A hug from your favourite aunt
Aunt Amelia's House by Rebecca Cobb, Macmillan
Did you have a favourite relative when you were growing up? Were they slightly unconventional? Perhaps you didn’t see them as often as you liked, but being in their company always guaranteed plenty of fun.
My mother had two sisters who were exactly like Aunt Amelia. They unfortunately both died within ten years of each other, by the time I was 26. I still miss them and think of them often, which is one of the reasons I love the Aunt Amelia books by Rebecca Cobb so much.
Amelia is a mysterious, Mary Poppins-esque, babysitting aunt who looks quite reptilian (but it’s not really polite to mention that). In the first adventure, Aunt Amelia comes to take care of her niece and nephew while their parents are away. She flagrantly breaks all the rules in the helpful instructions left for her, much to the delight and entertainment of her charges. In this sequel, the children are visiting Aunt Amelia instead. They are disappointed to be met with a list of chores with which their aunt needs help upon arrival. It soon becomes apparent, however, that Aunt Amelia has an unusual way of working and that nothing could ever be boring with her around.
Rebecca Cobb expertly captures the wonder of childhood, when the unexpected is so exciting, the mundane becomes magical, and the trivial can transform into adventure. I absolutely love her illustrations; they're lively yet gentle with a charming, child-like quality that enhances the appeal for the very young. The mixture of paint and loosely drawn lines gives the images a hand-made appearance which will inspire readers to create their own art and stories.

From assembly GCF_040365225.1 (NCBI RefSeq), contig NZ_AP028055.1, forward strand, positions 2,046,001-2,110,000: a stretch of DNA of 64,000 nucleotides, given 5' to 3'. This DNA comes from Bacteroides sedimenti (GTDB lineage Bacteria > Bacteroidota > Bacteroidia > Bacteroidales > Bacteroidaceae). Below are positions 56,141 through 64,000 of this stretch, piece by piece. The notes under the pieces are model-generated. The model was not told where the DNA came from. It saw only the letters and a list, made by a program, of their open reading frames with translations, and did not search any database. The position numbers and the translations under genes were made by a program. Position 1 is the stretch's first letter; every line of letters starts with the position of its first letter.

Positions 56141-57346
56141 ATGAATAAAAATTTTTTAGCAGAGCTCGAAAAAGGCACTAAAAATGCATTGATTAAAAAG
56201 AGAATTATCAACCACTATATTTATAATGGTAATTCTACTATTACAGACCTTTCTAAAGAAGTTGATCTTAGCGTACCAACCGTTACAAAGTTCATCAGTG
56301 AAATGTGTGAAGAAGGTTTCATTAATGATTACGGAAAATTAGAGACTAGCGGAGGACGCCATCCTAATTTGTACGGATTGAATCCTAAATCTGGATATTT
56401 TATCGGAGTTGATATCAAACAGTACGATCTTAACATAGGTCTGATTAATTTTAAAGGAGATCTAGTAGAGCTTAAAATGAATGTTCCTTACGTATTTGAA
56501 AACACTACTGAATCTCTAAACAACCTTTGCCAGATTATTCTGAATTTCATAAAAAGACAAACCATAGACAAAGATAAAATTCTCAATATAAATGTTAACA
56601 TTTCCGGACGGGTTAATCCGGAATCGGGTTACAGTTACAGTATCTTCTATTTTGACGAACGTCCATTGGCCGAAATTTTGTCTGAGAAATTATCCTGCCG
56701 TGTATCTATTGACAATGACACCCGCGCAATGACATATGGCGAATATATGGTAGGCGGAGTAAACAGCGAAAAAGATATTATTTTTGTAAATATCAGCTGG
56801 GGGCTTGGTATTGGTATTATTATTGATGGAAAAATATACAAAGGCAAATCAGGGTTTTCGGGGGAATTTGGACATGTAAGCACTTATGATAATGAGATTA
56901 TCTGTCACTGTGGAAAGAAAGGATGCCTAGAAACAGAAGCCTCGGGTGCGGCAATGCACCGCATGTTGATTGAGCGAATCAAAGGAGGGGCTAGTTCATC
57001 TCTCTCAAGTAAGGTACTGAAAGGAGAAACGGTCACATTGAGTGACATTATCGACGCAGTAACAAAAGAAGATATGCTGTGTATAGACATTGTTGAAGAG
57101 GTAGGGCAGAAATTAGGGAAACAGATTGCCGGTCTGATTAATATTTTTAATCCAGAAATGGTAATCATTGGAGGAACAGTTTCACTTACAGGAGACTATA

Cobb's genius lies in her remarkable ability to tap into the inner world of her audience. She once told Stylist magazine that, "It helps to have a powerful imagination as an illustrator. When I’m working, I sometimes try to think like I did as a child. I was a daydreamer back then – I never really knew what was going on. I’m still a bit like that." This story is imbued with a playful, dream-like energy. Amelia resembles a character a child might invent themselves - but I mean that in the best possible way!
There’s lots to see and discuss on every page which also makes this story attractive to little readers, and whoever is sharing the book with them. Amelia’s pets are adorable (and I love seeing her kittens are playing with her tail!). Amelia's other house guests are diverse and bohemian, and make her even more intriguing. The children’s reactions are brilliant – especially how amazed or content they look in every scene. The illustrations create a strong sense of what it’s like to be Amelia’s niece and nephew, and how wonderful it must feel to receive a hug from this favourite aunt. Like its predecessor, Aunt Amelia, Aunt Amelia's House is an exceptionally beautiful, warm and original story. It's an ideal gift from an aunt or uncle, and might even encourage young people to help out with housework!
About the author-illustrator: Rebecca Cobb is an award-winning artist and author who has created several acclaimed and bestselling picture books. Since graduating from Falmouth College of Arts in 2004, Rebecca has worked with a range of clients including Guardian Guide, Guardian Weekend magazine, The Independent and Waitrose Food Illustrated. As well as writing and illustrating her own books, Rebecca has collaborated with a variety of notable authors including Julia Donaldson, Richard Curtis and Helen Dunmore. You can find more of Rebecca's books on her website. Aunt Amelia's House was published by Macmillan in May 2021 - see this book on the publisher's website